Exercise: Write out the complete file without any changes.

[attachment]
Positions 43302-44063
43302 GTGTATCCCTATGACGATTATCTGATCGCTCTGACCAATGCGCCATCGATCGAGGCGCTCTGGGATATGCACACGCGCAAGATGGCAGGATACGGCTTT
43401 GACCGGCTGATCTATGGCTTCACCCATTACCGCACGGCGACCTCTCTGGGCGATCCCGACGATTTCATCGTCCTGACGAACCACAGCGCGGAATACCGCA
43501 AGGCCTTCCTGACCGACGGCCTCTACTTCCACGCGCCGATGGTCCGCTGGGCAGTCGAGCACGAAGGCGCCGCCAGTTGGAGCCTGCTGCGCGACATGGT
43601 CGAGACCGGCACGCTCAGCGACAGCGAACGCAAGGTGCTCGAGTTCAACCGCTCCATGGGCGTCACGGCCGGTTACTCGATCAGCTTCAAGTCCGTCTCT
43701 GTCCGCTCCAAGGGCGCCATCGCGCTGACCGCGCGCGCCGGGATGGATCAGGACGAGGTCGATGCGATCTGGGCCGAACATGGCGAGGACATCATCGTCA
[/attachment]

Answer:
Positions 43302-44063
43302 GTGTATCCCTATGACGATTATCTGATCGCTCTGACCAATGCGCCATCGATCGAGGCGCTCTGGGATATGCACACGCGCAAGATGGCAGGATACGGCTTT
43401 GACCGGCTGATCTATGGCTTCACCCATTACCGCACGGCGACCTCTCTGGGCGATCCCGACGATTTCATCGTCCTGACGAACCACAGCGCGGAATACCGCA
43501 AGGCCTTCCTGACCGACGGCCTCTACTTCCACGCGCCGATGGTCCGCTGGGCAGTCGAGCACGAAGGCGCCGCCAGTTGGAGCCTGCTGCGCGACATGGT
43601 CGAGACCGGCACGCTCAGCGACAGCGAACGCAAGGTGCTCGAGTTCAACCGCTCCATGGGCGTCACGGCCGGTTACTCGATCAGCTTCAAGTCCGTCTCT
43701 GTCCGCTCCAAGGGCGCCATCGCGCTGACCGCGCGCGCCGGGATGGATCAGGACGAGGTCGATGCGATCTGGGCCGAACATGGCGAGGACATCATCGTCA